Arrow snaps out of her thoughts, unsure why she is thinking about this funeral. She shakes it off, focusing on her mission to protect the cellist. She looks up at the window where she thinks the sniper was, then looks at her own hiding spot and the decoy window she set up. Suddenly, her body goes cold and Arrow realizes the sniper must be watching her. She has no idea where the sniper is, and no way to do anything about it. She hopes the sniper thinks she is just another Sarajevan who likes the cellist, then worries that looking up at the windows has tipped the sniper off to her plan. She walks away, trying her best to look nonchalant.
Arrow feels that thinking about the funeral compromised her ability to focus solely on the mission at hand. Her emotional memory causes her to make the mistake of giving away her decoy apartment. Arrow still sees emotion as a weakness that a weapon like herself cannot afford.
Arrow goes to get her rifle, then camps out in her chosen apartment. She didn’t report to Nermin last night, and she worries about what Nermin will do if she doesn’t kill the sniper today. Shortly before 4 o’clock, Arrow turns her attention to the sniper’s window. She is confident that she can kill the sniper easily today. The cellist goes into the street, sits, and begins to play. After five minutes of music, the sniper still has not moved. Arrow still doesn’t understand why the sniper isn’t shooting, but she feels too far in to change her plan now.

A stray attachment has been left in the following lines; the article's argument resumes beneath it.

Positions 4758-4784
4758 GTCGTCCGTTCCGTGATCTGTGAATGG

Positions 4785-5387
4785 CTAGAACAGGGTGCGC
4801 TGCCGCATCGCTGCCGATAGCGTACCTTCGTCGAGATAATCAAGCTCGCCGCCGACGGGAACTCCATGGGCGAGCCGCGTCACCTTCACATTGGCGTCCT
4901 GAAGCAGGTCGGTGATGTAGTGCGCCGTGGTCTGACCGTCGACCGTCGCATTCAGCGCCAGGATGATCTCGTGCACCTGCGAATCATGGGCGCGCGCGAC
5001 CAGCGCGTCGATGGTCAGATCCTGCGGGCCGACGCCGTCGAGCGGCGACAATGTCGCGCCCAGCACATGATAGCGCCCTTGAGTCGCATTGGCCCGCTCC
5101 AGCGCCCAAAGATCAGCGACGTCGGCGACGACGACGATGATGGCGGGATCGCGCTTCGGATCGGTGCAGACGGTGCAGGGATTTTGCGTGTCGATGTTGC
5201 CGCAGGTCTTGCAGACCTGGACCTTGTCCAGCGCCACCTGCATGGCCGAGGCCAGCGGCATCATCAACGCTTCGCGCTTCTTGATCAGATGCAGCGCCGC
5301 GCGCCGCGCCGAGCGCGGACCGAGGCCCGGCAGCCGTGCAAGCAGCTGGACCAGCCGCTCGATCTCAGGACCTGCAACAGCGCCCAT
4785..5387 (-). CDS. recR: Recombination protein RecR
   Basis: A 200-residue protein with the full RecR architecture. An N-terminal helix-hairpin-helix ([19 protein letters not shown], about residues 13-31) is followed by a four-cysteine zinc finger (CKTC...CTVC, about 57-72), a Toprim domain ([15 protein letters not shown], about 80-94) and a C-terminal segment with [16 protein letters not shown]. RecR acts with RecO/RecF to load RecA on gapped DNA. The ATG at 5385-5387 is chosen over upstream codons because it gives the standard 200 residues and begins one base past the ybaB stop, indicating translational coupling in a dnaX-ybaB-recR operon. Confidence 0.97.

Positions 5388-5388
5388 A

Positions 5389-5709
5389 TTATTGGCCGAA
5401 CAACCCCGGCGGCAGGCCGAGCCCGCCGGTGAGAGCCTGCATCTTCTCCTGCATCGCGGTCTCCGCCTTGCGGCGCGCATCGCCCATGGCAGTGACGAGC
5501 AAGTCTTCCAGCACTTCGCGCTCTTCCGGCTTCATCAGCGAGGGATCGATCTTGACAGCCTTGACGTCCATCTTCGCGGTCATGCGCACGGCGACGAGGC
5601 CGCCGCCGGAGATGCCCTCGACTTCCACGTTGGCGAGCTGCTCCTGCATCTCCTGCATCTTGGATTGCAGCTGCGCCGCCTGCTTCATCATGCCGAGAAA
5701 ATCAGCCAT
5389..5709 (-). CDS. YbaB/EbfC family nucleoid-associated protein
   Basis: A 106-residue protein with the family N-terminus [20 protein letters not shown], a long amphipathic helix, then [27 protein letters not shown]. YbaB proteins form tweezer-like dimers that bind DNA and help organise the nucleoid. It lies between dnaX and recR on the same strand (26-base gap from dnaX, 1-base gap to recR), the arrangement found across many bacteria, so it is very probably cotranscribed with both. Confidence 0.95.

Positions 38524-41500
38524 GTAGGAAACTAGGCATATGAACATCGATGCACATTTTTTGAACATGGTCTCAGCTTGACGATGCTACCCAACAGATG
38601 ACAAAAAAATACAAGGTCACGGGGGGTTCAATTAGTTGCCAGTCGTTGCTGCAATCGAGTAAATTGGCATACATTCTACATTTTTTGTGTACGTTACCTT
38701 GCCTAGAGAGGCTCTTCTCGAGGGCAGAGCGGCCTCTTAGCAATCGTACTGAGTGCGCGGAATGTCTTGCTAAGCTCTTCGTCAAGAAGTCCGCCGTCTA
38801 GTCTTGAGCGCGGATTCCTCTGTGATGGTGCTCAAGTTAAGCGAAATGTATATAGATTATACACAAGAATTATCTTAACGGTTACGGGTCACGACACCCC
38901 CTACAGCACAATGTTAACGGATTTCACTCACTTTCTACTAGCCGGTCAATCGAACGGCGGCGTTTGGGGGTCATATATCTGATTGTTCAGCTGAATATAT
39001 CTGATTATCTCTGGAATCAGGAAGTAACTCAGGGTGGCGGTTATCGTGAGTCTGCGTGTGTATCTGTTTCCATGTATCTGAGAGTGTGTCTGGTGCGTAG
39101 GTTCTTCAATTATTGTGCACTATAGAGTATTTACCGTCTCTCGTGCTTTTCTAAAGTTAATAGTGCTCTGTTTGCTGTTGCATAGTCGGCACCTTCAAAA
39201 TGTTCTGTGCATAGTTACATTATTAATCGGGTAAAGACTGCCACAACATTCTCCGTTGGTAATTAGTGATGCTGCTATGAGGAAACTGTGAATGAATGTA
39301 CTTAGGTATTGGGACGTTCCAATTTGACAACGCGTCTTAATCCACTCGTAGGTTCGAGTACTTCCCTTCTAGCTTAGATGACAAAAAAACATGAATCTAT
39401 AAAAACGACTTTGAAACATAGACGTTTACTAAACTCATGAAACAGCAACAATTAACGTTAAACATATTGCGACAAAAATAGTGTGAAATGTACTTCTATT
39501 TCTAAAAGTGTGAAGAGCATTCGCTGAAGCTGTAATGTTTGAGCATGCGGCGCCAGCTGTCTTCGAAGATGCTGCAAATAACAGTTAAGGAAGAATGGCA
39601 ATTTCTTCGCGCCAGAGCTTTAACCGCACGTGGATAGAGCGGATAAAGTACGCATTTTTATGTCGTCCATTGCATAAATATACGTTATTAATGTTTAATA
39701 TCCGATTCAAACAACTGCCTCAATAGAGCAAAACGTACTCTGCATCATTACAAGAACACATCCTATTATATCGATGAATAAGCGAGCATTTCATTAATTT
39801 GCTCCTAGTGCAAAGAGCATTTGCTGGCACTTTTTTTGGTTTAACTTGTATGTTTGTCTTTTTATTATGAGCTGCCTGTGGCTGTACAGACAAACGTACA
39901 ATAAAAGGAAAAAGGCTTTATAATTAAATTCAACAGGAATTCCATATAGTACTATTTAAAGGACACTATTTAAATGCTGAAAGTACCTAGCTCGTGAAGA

Arrow again forgets that her mission is simply to protect the cellist, not to actively kill the enemy sniper. Nermin wants her to do what is best for the cellist, while Arrow’s hatred for the men on the hill tells her that she must seek violence against her enemies. The sniper is still not a threat however, and Arrow is not yet comfortable enough to shoot a man she feels is innocent.
A movement in the decoy apartment distracts Arrow, but she shakes it off and refocuses on the sniper window. Then she suddenly realizes that the gun in the decoy window is not the rifle that she set up. She slams herself to the ground before the sniper sends a bullet into her window. She lays there, waiting to hear the second shot that will kill the cellist, but the music continues uninterrupted. The cellist plays until he is finished with the Adagio, not even seeming to notice that a gun went off a few feet above him. The cellist packs up and goes inside his apartment building, as Arrow stays still – hoping to convince the sniper that she is dead.
The sniper preys on Arrow’s weaknesses, using her overconfidence in anticipating the sniper’s next move against her. Thinking like a weapon has convinced Arrow that the men on the hill care only for violence. Yet the sniper seems unwilling to hurt the cellist while the cellist is playing such beautiful music. The cellist pays no attention to the shot that could have ended his life, prioritizing the music above everything.